• Processor — Rockchip RK3328 (4x Cortex-A53 cores @ up to 1.5GHz); Mali-450 MP2 GPU
  • RAM — 1GB, 2GB or 4GB DDR4 RAM
  • Storage:
    • MicroSD slot
    • eMMC 5.x interface
  • Multimedia:
    • HDMI 2.0 port
    • 3.5mm TRRS AV jack
  • Networking — 10/100/1000 Ethernet
  • Other I/O:
    • 2x USB 2.0 host ports
    • USB 3.0 host port
    • Micro-USB port with power support
    • IR Receiver
    • UART header
    • ADC headers
  • Expansion — 40-pin RPi 3 Model B style header (PWM, I2C, SPI, GPIO)
  • Power — 5V 2.5A DC via Micro-USB
  • Other features — U-Boot button
  • Operating system – Ubuntu 16.04 with Rockchip’s Linux 4.4 Kernel and Mainline Linux 4.14 LTS Kernel; Android 7.1 Nougat

5.25″ SBC with Intel Kaby Lake or Xeon CPU

The new LS-579 announced by BVM Limited is one of the most powerful SBCs available in the compact 5.25” embedded form factor. With outstanding computing power from the latest generation processors, comprehensive I/O capability, four SATAIII mass storage interfaces and supporting up to 32GB of DDR4 DRAM, the LS-579 is optimised for use as a network computer or workstation. CAD work stations, video processing, graphics design, database management and network servers are typical applications that will benefit from the enhanced performance over previous generations of embedded SBCs.

The LS-579 is based on the Intel 6th and 7th Generation Skylake and Kaby Lake Core processor families or the Xeon E3-1200 v5/v6 processor in a FCLGA1151 socket all with the Intel C236 chipset.  The HD530 GPU in the Xeon processor offers 24 execution units (EUs), clocked at up to 1150MHz, decoding H.265/HEVC completely in hardware; the 630 GPU in the Kaby Lake version is largely identical to the 530 found in Skylake but with HEVC and VP9 support as the key feature of the upgrade. Displays can be connected via 1 VGA, 1 LVDS, 2 HDMI and one DP port, with up to three separate displays controlled simultaneously.

The LS-579 is equipped with 4 Gigabit Ethernet LAN ports, 3 x Intel I210-AT Gigabit Ethernet and 1 x Intel I219-LM Giga bit PHY LAN.  The I210-AT enables 1000BASE-T implementations using an integrated PHY; it can be used for server system configurations. The I210-AT implements 4 receive queues and 4 transmit queues, with up to two queues dedicated for stream reservation or priority, and up to three queues allocated for strict priority.

Other features of the LS-579 are six USB3.0 ports, four SATAIII ports, four RS232 and two RS232/422/485 ports, four USB2.0 ports, two Key M PCIe M.2 ports for NVMe and two Key E PCIe M.2 ports for Wi-Fi and Bluetooth, two Mini PCIe sockets with support for mSATA and a SIM slot. Power is via and external 9 – 32VDC input or a standard 24-pin ATX P/S.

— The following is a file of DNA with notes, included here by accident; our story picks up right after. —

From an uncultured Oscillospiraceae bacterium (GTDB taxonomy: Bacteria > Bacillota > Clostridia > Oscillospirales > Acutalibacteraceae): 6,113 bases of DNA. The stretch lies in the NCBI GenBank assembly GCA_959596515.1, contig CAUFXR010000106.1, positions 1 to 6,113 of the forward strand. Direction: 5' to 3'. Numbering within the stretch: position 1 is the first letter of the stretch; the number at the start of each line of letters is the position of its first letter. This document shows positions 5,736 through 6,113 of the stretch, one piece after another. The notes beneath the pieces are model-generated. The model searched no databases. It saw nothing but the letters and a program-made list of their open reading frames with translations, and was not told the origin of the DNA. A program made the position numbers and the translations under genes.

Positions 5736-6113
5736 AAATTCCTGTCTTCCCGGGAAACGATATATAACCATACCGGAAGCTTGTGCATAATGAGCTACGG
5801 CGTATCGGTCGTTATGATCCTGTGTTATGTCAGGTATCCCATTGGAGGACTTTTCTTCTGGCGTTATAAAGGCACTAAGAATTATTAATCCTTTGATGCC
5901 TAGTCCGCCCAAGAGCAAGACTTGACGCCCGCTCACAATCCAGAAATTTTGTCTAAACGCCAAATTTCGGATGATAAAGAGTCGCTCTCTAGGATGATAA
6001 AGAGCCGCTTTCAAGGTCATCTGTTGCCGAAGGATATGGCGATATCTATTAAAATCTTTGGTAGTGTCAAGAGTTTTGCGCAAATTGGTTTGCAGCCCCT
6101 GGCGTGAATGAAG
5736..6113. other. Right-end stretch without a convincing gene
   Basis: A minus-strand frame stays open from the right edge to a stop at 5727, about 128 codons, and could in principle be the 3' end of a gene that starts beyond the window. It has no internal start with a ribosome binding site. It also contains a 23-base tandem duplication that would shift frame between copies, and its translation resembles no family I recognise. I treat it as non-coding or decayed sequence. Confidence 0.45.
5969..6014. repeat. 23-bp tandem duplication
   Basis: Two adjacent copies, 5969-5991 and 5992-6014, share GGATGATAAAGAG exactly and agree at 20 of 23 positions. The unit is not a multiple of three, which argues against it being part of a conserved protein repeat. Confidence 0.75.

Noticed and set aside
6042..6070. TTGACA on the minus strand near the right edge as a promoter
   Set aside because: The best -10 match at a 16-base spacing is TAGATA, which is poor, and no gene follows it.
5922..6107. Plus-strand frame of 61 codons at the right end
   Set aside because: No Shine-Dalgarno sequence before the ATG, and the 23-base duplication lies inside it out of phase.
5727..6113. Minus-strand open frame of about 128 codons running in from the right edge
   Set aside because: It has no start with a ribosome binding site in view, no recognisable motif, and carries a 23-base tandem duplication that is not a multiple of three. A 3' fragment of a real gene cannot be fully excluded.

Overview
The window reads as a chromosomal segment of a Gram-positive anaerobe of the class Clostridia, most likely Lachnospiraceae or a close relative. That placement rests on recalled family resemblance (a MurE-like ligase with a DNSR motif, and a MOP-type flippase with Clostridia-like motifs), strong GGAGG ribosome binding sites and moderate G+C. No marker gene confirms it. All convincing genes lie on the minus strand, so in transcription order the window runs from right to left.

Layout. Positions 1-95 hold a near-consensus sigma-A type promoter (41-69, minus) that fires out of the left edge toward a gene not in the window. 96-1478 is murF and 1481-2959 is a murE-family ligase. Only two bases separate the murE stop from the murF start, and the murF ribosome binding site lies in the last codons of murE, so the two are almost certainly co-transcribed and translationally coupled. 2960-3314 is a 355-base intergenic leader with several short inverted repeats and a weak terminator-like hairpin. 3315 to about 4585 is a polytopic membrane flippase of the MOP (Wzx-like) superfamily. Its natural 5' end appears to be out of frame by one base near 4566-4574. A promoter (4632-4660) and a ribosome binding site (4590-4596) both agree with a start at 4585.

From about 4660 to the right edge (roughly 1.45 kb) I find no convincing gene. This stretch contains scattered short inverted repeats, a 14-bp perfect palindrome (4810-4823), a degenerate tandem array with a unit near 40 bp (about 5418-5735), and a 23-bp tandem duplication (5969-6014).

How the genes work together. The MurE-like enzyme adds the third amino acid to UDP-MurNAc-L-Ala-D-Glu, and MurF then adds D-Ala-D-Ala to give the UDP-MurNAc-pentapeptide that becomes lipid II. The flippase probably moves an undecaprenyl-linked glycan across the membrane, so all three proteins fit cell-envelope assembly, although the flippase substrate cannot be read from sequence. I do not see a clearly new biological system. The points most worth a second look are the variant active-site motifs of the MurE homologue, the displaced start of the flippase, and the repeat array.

IOT-GATE-RPi: mini-PC/gateway build on the RPi CM3

CompuLab introduces IOT-GATE-RPi – a miniature, low cost industrial IoT computer, built around the Raspberry Pi 3 Compute Module.

Targeting IoT connectivity and control applications, IOT-GATE-RPi features a variety of wireless and wired interfaces. All-metal, rugged housing and support for wide temperature range of -40C to 80C make IOT-GATE-RPi a versatile solution for installation in harsh environments. IOT-GATE-RPi has been designed for full compatibility with Raspberry Pi software and runs standard Raspberry Pi OS images.

Thanks to its rich software eco-system, Raspberry Pi is widely used by IoT system designers for software development and quick proof-of-concept. IOT-GATE-RPi turns Raspberry Pi into an industrial-grade IoT computer, allowing fast and seamless transition from a Raspberry Pi proto-type to mass-production deployment.

Designed for IoT applications

IOT-GATE-RPi expands standard Raspberry Pi functionality with additional features necessary for typical industrial IoT systems:

  • Built-in 3G/LTE cellular modem with on-board SIM socket
  • Dual Ethernet ports
  • Up-to 64GB of on-board, soldered eMMC storage
  • RTC with battery back-up
  • RS485 and CAN bus interfaces

IOT-GATE-RPi functionality can be further extended with Raspberry Pi HAT expansion boards.

[via]

IOT-GATE-RPi: mini-PC/gateway build on the RPi CM3 – [Link]

Newport Family of SBC Based on the Cavium Octeon 64-bit ARMv8 Processor

Gateworks Corporation announces the Newport Family of single board computers featuring eight standard models. These models range in size and features to provide a comprehensive and flexible solution to customers requiring a high performance, feature-rich embedded networking board. The Newport Family is based upon the Cavium Octeon TX 64-bit ARMv8 SoC, which has been designed specifically for high performance networking applications. The Newport Family of boards offers processors ranging from an 800MHz Dual Core up to a 1.5GHz Quad Core. The Octeon TX features large L1/L2 caches, rich I/O with support for the latest standards (PCIe Gen 3, SATA3.0, USB 3.0, DDR4), security and networking acceleration engines, hardware virtualization, low power (<4W) and IPSec performance of 8Gbps with only 2-cores. (more…)